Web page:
Explorations in the Use of Augmented Reality for Geographic Visualization

Nicholas R. Hedley, Mark Billinghurst, Lori Postner, Richard May, Hirokazu Kato
2002 Presence - Teleoperators and Virtual Environments  
In this paper we describe two explorations in the use of hybrid user interfaces for collaborative geographic data visualization. Our first interface combines three technologies; Augmented Reality (AR), immersive Virtual Reality and computer vision based hand and object tracking. Wearing a lightweight display with camera attached, users can look at a real map and see three-dimensional virtual terrain models overlaid on the map. From this AR interface they can fly in and experience the model
more » ... sively, or use free hand gestures or physical markers to change the data representation. Building on this work, our second interface explores alternative interface techniques, including a zoomable user interface, paddle interactions and pen annotations. We describe the system hardware and software, and the implications for GIS and spatial science applications. As computers become more ubiquitous they are increasing being used to support remote collaboration. Adding a camera and microphone to a computer converts it into a powerful tool for remote teleconferencing while software such as Microsoft's NetMeeting allows users to share applications and effortlessly exchange data. Although computer supported remote work is common, there are fewer interfaces for supporting face-to-face collaboration. This is particularly true for viewing and interacting with three dimensional data-sets and models. In this setting it is particularly important for the interface to provide intuitive viewing and manipulation of spatial models while at the same time supporting the normal conversational cues of a face-to-face meeting. Augmented Reality (AR) is one particularly promising technology for face-to-face collaboration on spatial tasks. AR superimposes three-dimensional virtual images on the real world so users can see each other, the surrounding real environment, and the virtual models in their midst. Our previous research has found that users can collaborate more effectively in an AR setting than on the same task in an immersive VR interface [3], and that AR interfaces can enhance the cues already present in face-to-face collaboration [4]. One of the greatest benefits of AR interfaces is that they can be integrated into the existing workplace and combined with other more traditional interface technology. For example, the EMMIE system is a hybrid user interface that synergistically merges information in an AR headset with data shown on monitor and projection displays [6]. Within EMMIE users can seamlessly move virtual objects from the being overlaid on real world to being placed on a desktop monitor. Despite this seamlessness there are few examples of interfaces that combine AR techniques with other technologies. In this paper we report on hybrid interfaces that combine technologies such as Augmented Reality, immersive Virtual Reality and computer-vision methods for natural user input. Our prototype interfaces are designed to allow multiple users to view and interact with geo-spatial data; however the techniques we describe could be applied to many different application domains. In fact, it is our hope that this work will motivate others to consider how AR technologies can be used in hybrid user interfaces for their own applications. In the remainder of this work we first describe the application area in more depth, then each of the technologies used in our systems and the prototype hybrid interfaces developed around these technologies. We briefly present user experiences with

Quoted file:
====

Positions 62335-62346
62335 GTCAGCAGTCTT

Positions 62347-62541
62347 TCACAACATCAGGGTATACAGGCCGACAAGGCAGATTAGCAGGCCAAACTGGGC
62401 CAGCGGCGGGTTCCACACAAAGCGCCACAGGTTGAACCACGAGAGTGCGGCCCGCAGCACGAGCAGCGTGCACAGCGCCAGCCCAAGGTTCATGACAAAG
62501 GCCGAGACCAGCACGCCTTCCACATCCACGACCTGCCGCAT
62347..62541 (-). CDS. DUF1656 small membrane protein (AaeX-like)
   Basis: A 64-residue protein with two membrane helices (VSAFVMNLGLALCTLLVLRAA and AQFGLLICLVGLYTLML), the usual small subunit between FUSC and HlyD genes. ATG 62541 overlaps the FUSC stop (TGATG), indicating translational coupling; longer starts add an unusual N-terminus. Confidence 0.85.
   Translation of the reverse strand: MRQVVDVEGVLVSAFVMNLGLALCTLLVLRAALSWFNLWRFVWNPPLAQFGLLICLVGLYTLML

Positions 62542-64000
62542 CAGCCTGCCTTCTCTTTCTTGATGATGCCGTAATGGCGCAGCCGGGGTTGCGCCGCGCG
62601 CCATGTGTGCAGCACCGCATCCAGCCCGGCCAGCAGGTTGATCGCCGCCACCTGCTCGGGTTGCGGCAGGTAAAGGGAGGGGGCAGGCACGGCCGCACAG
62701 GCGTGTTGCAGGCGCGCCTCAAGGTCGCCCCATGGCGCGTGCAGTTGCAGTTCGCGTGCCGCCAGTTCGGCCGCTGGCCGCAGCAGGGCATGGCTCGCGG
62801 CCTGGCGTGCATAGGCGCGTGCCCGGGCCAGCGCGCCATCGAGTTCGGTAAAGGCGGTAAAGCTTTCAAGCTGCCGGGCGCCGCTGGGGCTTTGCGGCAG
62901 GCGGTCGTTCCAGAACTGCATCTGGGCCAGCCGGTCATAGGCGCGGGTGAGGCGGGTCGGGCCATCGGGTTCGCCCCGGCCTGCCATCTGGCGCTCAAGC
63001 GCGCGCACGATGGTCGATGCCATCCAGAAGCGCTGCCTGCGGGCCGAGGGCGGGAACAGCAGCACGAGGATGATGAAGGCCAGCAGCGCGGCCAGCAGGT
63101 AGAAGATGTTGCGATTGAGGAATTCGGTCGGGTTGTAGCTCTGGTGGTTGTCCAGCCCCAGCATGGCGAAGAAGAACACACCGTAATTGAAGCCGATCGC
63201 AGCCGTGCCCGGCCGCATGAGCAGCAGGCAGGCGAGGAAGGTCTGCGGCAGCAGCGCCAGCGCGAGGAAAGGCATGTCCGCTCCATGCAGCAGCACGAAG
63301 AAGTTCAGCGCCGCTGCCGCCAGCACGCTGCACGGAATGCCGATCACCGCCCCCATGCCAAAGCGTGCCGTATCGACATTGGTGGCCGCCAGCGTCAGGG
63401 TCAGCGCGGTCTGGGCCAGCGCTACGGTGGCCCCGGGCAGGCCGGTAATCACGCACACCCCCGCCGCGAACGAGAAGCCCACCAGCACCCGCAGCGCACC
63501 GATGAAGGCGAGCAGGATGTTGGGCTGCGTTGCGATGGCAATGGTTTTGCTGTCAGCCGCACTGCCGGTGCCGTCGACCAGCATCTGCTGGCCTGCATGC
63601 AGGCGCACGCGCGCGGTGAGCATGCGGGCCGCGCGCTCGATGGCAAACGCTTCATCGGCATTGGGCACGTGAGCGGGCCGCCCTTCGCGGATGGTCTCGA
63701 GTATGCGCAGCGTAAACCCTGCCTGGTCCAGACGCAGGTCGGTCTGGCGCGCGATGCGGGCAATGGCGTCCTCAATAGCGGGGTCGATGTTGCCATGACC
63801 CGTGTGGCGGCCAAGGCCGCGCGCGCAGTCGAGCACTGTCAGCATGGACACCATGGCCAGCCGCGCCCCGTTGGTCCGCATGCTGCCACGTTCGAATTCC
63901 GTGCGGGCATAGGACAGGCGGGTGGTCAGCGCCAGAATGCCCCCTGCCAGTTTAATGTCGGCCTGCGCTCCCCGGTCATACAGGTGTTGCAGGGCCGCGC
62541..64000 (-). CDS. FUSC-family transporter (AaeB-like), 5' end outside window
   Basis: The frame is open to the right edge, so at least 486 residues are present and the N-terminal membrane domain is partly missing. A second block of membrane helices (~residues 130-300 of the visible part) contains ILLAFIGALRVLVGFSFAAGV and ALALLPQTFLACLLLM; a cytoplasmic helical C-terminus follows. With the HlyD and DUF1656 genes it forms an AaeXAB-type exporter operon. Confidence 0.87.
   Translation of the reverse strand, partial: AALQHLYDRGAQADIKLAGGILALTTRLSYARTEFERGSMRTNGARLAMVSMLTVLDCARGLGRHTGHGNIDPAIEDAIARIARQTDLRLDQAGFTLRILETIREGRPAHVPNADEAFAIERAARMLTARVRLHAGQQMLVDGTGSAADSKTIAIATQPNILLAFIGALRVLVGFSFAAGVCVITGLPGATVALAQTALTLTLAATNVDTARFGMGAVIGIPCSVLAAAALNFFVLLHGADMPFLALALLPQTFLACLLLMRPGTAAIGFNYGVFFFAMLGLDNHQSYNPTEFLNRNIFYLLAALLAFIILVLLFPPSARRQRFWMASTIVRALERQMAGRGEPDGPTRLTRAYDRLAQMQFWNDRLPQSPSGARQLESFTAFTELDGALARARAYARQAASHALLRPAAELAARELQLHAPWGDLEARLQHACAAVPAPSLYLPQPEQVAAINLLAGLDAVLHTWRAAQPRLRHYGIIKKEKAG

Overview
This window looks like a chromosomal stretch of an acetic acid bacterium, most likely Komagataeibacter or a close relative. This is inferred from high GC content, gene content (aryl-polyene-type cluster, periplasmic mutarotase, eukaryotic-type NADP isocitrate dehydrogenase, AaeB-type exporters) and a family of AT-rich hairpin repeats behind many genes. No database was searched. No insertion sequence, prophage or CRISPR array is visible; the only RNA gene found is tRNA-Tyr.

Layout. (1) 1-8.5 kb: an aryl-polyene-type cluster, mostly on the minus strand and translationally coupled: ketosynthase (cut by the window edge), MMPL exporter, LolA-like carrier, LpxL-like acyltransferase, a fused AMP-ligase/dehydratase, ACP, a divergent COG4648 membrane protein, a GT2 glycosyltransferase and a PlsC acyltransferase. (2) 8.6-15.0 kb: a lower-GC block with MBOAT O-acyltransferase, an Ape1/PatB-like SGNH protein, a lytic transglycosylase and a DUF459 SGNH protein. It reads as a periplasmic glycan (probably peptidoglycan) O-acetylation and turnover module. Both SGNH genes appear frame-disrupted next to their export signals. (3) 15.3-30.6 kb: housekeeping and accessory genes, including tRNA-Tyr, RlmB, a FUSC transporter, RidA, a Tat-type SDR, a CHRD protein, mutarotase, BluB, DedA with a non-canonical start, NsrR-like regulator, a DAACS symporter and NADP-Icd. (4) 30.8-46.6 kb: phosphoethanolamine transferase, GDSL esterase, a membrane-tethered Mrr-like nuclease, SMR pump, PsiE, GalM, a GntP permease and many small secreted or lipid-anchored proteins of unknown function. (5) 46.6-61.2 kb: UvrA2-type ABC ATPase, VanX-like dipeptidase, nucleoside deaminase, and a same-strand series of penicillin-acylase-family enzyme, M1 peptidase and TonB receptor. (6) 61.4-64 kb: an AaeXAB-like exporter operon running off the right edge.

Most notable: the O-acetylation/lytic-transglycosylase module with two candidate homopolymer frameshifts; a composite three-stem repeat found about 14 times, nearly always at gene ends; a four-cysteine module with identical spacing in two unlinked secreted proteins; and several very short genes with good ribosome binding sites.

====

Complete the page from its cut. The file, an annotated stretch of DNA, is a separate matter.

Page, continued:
doi:10.1162/1054746021470577 fatcat:mkkrx3tn5vg6vi2ztutmjyrm3m